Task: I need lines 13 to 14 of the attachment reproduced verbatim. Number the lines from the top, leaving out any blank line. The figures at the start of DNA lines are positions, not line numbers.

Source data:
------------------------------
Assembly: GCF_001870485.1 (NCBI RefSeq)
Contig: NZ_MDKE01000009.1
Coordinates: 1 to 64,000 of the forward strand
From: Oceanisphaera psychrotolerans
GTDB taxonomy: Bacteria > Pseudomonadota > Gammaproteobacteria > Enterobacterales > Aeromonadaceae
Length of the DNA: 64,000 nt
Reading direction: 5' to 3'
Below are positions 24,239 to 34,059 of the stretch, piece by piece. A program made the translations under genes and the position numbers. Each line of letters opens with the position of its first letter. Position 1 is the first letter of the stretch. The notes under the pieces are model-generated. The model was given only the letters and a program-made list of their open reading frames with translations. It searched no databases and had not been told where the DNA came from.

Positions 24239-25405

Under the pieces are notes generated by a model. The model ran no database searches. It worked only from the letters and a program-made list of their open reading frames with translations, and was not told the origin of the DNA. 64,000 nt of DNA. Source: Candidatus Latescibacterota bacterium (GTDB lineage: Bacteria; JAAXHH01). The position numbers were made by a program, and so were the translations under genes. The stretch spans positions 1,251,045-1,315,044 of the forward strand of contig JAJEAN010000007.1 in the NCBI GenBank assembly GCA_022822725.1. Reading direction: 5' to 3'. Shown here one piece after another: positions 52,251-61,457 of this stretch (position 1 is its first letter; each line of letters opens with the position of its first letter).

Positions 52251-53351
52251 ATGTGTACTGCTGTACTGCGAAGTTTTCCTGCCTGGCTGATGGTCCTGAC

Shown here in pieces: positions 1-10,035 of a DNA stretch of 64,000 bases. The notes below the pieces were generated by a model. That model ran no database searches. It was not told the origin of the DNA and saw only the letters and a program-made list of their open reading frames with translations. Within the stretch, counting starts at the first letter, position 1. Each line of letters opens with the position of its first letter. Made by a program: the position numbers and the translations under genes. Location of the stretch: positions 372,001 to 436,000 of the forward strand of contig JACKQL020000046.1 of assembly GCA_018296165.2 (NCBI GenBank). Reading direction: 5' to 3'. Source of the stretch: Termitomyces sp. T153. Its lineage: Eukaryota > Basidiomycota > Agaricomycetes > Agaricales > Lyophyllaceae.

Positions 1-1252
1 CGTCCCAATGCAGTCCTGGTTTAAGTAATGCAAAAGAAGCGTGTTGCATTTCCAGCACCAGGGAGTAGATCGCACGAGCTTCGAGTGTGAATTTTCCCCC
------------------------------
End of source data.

Shown here in pieces: positions 1-10,035 of a DNA stretch of 64,000 bases. The notes below the pieces were generated by a model. That model ran no database searches. It was not told the origin of the DNA and saw only the letters and a program-made list of their open reading frames with translations. Within the stretch, counting starts at the first letter, position 1. Each line of letters opens with the position of its first letter. Made by a program: the position numbers and the translations under genes. Location of the stretch: positions 372,001 to 436,000 of the forward strand of contig JACKQL020000046.1 of assembly GCA_018296165.2 (NCBI GenBank). Reading direction: 5' to 3'. Source of the stretch: Termitomyces sp. T153. Its lineage: Eukaryota > Basidiomycota > Agaricomycetes > Agaricales > Lyophyllaceae.

Positions 1-1252